During harvest, it’s easy to recognize a corn field that has dried out. And, in areas where weeds are present, another thing often becomes clear to the grower; corn plants are stunting, with their leaves curling due to lack of water and necessary nutrients.
The diminished numbers on the yield monitor then drive home the seriousness of the issue.
Once weeds are established in a corn crop, they initiate a long and aggressive campaign for the same resources on which a corn crop depends; water, nutrients, and sunlight. It’s vital to address weed pressure in corn fields early, as the consequences of a delayed response are compounded when weeds gain a few inches in height.
Yet, even a one- or two-inch weed, especially one as notorious as Palmer amaranth, can become terribly competitive.
“Studies have shown that if you let weeds compete with the corn, you get 17 percent more foliar growth and 15 percent less root growth,” said Mark Kitt, Technical Product Lead for Corn Herbicides with Syngenta. “And you need to make sure that those corn plants have a strong root system, because roots absorb more water and nutrients, and that’s what drives yield.”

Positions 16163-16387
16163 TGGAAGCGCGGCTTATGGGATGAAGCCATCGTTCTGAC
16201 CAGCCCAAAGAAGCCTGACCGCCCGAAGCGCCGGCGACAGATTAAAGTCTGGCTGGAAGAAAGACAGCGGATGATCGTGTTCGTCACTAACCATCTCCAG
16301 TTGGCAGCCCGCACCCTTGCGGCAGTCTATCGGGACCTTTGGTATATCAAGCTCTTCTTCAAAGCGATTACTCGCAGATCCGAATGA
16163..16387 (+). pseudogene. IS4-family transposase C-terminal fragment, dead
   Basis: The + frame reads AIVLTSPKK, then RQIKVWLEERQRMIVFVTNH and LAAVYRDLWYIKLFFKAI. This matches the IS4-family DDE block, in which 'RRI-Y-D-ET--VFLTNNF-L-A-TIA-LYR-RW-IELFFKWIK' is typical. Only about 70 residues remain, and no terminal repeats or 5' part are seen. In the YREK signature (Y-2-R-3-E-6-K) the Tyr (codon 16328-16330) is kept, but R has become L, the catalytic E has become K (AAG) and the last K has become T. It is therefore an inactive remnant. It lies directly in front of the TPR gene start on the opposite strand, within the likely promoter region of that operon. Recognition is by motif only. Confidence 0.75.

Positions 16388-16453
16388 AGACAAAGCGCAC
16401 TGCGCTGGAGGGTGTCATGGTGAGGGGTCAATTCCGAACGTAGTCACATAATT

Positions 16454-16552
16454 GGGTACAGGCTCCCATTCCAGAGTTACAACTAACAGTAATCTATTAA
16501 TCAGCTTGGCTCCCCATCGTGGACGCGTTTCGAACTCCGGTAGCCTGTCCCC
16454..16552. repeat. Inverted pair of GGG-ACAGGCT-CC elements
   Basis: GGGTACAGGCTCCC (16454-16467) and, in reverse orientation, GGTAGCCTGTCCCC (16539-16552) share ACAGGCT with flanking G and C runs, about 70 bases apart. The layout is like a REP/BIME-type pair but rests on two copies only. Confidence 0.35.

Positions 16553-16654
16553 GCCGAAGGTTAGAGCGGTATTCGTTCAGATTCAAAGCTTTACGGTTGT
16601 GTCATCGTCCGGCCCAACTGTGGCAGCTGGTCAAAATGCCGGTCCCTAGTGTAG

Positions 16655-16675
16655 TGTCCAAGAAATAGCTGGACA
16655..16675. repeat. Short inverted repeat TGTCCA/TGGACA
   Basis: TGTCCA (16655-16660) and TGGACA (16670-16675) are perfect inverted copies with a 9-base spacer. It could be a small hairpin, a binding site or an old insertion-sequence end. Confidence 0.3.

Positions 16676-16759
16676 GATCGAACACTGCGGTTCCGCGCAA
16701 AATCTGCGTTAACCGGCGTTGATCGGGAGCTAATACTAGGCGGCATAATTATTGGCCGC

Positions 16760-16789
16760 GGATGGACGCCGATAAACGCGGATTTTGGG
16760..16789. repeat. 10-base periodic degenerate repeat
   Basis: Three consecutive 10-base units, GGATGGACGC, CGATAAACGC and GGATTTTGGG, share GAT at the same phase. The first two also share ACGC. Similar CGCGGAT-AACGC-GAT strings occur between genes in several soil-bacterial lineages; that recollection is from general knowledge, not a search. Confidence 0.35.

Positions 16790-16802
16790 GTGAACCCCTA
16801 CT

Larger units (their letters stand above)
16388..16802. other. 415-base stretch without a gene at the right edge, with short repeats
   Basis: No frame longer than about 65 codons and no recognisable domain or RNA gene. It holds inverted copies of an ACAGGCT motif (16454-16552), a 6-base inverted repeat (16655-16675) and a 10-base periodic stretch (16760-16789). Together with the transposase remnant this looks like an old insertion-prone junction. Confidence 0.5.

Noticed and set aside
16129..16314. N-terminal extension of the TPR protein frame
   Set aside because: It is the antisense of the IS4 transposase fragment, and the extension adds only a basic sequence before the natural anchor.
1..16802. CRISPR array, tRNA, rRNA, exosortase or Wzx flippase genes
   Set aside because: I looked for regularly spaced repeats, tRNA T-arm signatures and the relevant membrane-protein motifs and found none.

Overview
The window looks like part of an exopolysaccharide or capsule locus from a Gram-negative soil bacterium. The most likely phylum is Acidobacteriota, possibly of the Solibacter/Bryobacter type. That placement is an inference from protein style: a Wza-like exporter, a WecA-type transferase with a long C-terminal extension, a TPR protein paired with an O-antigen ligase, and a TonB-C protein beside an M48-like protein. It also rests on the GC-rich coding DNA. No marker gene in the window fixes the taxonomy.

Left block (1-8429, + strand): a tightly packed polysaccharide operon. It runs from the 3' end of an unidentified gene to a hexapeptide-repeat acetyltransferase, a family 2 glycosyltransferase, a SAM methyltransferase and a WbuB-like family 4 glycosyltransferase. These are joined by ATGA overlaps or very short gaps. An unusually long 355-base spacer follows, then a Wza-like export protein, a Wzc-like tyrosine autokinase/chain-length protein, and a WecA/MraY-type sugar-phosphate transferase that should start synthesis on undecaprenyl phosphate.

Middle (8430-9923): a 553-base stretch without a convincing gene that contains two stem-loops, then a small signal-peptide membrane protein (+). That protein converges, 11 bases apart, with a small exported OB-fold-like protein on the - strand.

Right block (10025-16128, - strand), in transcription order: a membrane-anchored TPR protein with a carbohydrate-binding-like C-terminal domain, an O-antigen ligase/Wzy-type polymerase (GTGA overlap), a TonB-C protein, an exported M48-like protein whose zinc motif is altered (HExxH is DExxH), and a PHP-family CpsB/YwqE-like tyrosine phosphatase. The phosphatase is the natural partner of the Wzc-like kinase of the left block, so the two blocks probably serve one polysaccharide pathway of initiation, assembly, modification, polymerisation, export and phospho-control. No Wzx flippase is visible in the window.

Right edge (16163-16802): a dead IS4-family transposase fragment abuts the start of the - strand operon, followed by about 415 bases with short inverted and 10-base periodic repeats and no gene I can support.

He also noted data shows weeds can take in about $25 an acre in key nutrients such as nitrogen, phosphorus, and potash. And once absorbed by a weed species, a nutrient is not going to be available to the crop that growing season, even if the weed is killed with a post-emergent spray.
Failure to act early can impact yield potential by as much as one percentage point per corn-growth stage and backs a grower into a corner where yield loss is ultimately irreversible. Maximizing the corn plant’s yield potential rests at the doorstep of its neighboring weed.
Water is one of the major driving factors in corn yield, so weeds that take up moisture from the crop during all crop development stages can impact yield potential. Syngenta has a guideline that says in three days, a three-inch weed can remove one inch of moisture out of the soil profile — call it the 3-3-1 rule.